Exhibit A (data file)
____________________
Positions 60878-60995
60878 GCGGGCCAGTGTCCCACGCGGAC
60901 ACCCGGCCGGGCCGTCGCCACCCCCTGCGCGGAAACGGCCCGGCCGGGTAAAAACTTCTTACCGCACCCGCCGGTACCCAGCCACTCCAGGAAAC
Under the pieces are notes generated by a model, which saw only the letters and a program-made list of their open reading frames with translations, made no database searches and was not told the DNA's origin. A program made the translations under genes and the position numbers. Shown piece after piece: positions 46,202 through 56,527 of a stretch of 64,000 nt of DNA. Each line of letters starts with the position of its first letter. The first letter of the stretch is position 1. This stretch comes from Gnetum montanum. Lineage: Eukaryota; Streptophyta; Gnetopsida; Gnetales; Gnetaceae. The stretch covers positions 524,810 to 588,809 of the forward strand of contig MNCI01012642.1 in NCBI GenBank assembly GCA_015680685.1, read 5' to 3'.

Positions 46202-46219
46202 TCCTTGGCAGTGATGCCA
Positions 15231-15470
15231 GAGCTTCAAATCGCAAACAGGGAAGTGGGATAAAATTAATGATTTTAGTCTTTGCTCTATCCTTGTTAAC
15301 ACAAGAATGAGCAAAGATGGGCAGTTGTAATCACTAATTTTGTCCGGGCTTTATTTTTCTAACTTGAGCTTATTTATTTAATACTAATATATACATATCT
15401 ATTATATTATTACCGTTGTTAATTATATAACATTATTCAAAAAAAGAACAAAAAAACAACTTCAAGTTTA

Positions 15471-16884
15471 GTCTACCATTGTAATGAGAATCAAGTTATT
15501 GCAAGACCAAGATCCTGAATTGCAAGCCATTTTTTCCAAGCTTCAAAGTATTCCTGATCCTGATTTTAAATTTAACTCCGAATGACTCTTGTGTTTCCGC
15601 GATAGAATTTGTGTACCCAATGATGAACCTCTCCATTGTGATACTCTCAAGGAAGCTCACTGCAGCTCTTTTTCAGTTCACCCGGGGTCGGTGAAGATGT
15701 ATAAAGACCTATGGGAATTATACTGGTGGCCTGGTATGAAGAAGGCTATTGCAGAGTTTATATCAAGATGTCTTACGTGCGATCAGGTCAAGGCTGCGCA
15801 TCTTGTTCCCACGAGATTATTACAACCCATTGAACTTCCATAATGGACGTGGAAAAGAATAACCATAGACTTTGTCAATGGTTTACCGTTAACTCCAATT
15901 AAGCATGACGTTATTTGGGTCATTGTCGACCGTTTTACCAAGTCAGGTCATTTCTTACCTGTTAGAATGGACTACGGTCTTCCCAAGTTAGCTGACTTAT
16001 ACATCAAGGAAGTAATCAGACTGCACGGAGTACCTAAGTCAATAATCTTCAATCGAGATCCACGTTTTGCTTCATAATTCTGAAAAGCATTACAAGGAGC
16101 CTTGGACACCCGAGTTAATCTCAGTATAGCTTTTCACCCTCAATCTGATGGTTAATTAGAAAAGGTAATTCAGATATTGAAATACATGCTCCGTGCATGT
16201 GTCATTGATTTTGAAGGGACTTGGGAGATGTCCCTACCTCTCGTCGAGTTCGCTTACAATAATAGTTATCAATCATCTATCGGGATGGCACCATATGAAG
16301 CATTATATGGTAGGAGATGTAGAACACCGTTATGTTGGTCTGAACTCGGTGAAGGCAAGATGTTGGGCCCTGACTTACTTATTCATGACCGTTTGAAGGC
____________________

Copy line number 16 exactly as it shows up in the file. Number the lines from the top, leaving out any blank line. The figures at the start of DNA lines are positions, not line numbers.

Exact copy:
15801 TCTTGTTCCCACGAGATTATTACAACCCATTGAACTTCCATAATGGACGTGGAAAAGAATAACCATAGACTTTGTCAATGGTTTACCGTTAACTCCAATT